This chart in Westpac’s Northern Exposure chart summary implies that US stocks rely on Fed balance sheet expansion (QE) for support.
The curve shows an almost perfect fit. There are just two things wrong with it. First, the scales on the left and right sides of the chart are not proportionate: the scale on the left compares a 9 times increase to a 3 times increase on the right. Second, while the Fed has expanded its balance sheet to more than $4 Trillion, a large percentage of that money has washed straight back to the Fed — deposited by banks as excess reserves.
The impact on the working monetary base (monetary base adjusted for excess reserves) is far smaller: a rise of 66% (or $544 billion) over the past 7 years.
A chart since 1985 shows nominal GDP (GDP before adjustment for inflation) normally expanded between 5% and 7.5% a year outside of recessions. But NGDP has not recovered above 5% after 2008. This may be partly attributable to lower inflation, but the Fed would clearly want to see NGDP above 5% — roughly 3% real growth and 2% inflation.
We can also see that growth of below 5% in the working monetary base is often precursor to a recession, 1995/1996 being one exception. The second is when the Fed took their foot off the gas pedal too early, after QE1 in 2010, but were able to resume in time to head off a major contraction. They have been far more circumspect the second time and are likely to maintain monetary base growth North of 5%. Too sharp a slow-down would be cause for concern.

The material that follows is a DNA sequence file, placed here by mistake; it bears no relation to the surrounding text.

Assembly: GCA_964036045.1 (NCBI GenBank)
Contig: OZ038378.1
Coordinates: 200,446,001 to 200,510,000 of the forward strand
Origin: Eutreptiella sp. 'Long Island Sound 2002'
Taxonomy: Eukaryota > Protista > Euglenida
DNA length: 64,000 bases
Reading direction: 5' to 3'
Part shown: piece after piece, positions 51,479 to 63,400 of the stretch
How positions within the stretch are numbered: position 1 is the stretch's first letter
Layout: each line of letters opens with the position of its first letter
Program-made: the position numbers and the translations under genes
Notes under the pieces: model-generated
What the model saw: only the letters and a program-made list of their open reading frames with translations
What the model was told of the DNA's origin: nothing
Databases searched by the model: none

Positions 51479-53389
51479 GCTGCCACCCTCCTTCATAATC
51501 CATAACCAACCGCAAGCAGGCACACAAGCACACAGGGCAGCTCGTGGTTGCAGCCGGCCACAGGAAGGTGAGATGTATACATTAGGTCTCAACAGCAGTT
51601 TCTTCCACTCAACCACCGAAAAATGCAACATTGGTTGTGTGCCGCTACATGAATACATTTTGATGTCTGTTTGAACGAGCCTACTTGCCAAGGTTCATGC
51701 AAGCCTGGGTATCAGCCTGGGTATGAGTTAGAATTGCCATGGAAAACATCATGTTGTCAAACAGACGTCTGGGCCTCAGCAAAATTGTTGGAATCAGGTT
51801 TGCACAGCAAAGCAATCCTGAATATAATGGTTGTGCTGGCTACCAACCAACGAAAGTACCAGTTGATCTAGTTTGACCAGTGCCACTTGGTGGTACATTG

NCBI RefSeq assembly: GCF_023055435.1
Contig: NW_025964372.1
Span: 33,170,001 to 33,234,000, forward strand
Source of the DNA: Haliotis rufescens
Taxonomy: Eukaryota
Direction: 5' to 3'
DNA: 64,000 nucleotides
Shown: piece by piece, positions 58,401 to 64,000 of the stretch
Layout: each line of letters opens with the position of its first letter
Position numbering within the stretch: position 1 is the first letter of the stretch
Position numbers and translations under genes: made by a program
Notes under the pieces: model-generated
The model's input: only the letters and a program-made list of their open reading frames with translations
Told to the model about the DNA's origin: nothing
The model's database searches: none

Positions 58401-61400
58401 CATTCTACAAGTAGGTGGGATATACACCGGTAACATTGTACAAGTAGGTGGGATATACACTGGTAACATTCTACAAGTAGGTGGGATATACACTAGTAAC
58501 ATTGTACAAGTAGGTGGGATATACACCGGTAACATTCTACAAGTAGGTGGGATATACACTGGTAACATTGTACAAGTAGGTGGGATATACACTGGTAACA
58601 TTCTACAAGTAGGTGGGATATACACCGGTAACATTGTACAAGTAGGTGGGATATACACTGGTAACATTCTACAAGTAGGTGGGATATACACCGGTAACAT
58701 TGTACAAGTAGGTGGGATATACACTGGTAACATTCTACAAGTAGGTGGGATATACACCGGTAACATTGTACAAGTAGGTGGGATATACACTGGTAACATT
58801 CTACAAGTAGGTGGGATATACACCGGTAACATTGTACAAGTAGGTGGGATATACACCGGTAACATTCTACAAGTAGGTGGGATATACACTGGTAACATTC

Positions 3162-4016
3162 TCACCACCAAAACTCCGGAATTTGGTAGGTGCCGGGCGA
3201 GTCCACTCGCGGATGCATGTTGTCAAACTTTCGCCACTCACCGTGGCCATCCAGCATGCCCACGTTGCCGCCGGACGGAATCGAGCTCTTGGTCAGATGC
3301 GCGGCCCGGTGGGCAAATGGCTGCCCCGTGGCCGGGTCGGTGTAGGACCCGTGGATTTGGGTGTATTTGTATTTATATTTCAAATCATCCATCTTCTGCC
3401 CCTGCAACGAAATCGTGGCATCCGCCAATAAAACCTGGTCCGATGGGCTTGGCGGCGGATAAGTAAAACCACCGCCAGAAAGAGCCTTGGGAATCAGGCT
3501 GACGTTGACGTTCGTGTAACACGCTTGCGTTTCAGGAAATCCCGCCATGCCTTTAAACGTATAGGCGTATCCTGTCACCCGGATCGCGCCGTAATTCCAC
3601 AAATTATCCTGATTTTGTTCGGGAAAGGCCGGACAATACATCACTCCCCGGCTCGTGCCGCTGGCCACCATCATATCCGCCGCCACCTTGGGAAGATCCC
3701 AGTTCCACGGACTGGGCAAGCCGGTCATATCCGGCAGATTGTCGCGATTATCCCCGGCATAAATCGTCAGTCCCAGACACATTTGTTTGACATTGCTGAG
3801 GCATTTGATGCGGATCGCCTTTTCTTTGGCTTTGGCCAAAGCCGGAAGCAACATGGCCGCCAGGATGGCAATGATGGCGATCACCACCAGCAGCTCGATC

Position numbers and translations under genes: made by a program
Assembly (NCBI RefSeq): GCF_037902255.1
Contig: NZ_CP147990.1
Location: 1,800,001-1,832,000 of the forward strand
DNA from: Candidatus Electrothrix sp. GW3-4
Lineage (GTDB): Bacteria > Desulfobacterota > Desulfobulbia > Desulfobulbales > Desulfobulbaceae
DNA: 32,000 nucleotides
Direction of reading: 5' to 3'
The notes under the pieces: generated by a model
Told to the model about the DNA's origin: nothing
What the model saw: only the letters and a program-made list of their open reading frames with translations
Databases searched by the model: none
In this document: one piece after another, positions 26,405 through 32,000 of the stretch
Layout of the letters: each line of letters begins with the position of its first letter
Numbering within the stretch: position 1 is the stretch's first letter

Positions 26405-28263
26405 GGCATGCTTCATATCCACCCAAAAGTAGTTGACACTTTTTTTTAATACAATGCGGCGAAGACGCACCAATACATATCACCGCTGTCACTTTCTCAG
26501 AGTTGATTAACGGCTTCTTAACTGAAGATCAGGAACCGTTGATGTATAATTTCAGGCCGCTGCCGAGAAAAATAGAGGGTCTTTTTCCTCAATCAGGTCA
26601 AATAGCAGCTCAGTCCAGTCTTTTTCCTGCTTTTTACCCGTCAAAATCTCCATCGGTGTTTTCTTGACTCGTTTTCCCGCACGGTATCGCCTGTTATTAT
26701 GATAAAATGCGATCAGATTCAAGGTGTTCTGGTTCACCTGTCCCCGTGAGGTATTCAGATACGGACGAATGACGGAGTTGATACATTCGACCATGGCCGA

When we calculate the ratio of total US stock market capitalisation to the working monetary base [blue line] it is apparent that market response to the increase in monetary base is far more cautious than it was in 1998/1999.
With Forward Price to Earnings Ratios for the S&P 500 and Nasdaq close to their long-term average (Westpac Northern Exposure, Page 118), I consider the likelihood of the QE taper precipitating a major market collapse to be remote.
Market capitalization as a percentage of (US) GNP is climbing and some commentators have been predicting a reversion to the mean — a substantial fall in market cap.
But corporate profits have been climbing at a similar rate.
Wages surged as a percentage of value added in the first quarter (2014) and profit margins fell sharply, adding fresh impetus to the bear outlook. But margins recovered to 10.6% in the second quarter.
Further gains in the third quarter would suggest that profits are sustainable. Research by Morgan Stanley supports this view, revealing that improved profit margins are largely attributable to the top 50 mega-corporations in the US:
Mega cap companies (the largest 50 by size) have been able to pull their margins away from the smaller companies through globalization, productivity, scale, cost of capital, and taxes, among other reasons. We argue against frameworks that call for near-term mean reversion and base equity return algorithms off the concept of overearning. Why? The margins for the mega cap cohort in the last two downturns of 2001 and 2008 were well above the HIGHEST margins achieved during the 1974-1994 period. To us, this is a powerful indication that the mega cap cohort is unlikely to mean revert back to the 1970s to 1990s average level.
(From Sam Ro at Business Insider)
Also interesting is The Bank of England’s surprise at the lack of inflation in response to falling unemployment. One would expect wage rates to rise when slack is taken up in the labor market, but this has failed to materialize. It may be that unemployment is understated — and a rising participation rate will keep the lid on wages. If this happens in the US it would add further support for sustainable profit margins.
Using Warren Buffett’s favorite broad market valuation metric of market capitalisation over GDP*, we can see valuations are on the high side, near to levels from early 2006, but nowhere near the alarming bubble of two years later. The Dotcom bubble (not shown) was even more severe.
*I have used GNP (or GNI as some call it) as this more accurately includes offshore income.
Australian investors will be relieved to find the ASX, at 100, reflects fair value. Even if we ignore the 2007 property/resources bubble.